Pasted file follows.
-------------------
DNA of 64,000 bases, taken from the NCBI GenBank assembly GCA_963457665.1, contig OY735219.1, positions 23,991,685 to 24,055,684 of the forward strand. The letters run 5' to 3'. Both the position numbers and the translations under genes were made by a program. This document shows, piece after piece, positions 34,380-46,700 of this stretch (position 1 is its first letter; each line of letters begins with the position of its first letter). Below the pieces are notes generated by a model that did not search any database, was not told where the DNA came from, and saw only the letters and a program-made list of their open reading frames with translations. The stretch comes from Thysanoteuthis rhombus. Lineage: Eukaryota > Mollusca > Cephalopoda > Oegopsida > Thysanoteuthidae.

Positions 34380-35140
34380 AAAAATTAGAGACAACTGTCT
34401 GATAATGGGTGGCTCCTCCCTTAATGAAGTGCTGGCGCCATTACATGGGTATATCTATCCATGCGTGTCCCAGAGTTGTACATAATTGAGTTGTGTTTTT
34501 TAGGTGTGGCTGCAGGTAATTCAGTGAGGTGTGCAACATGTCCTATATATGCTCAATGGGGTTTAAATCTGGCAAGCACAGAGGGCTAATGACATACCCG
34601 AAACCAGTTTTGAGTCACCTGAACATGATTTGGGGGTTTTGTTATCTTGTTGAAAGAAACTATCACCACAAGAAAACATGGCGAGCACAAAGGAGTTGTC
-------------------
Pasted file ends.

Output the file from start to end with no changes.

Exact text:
DNA of 64,000 bases, taken from the NCBI GenBank assembly GCA_963457665.1, contig OY735219.1, positions 23,991,685 to 24,055,684 of the forward strand. The letters run 5' to 3'. Both the position numbers and the translations under genes were made by a program. This document shows, piece after piece, positions 34,380-46,700 of this stretch (position 1 is its first letter; each line of letters begins with the position of its first letter). Below the pieces are notes generated by a model that did not search any database, was not told where the DNA came from, and saw only the letters and a program-made list of their open reading frames with translations. The stretch comes from Thysanoteuthis rhombus. Lineage: Eukaryota > Mollusca > Cephalopoda > Oegopsida > Thysanoteuthidae.

Positions 34380-35140
34380 AAAAATTAGAGACAACTGTCT
34401 GATAATGGGTGGCTCCTCCCTTAATGAAGTGCTGGCGCCATTACATGGGTATATCTATCCATGCGTGTCCCAGAGTTGTACATAATTGAGTTGTGTTTTT
34501 TAGGTGTGGCTGCAGGTAATTCAGTGAGGTGTGCAACATGTCCTATATATGCTCAATGGGGTTTAAATCTGGCAAGCACAGAGGGCTAATGACATACCCG
34601 AAACCAGTTTTGAGTCACCTGAACATGATTTGGGGGTTTTGTTATCTTGTTGAAAGAAACTATCACCACAAGAAAACATGGCGAGCACAAAGGAGTTGTC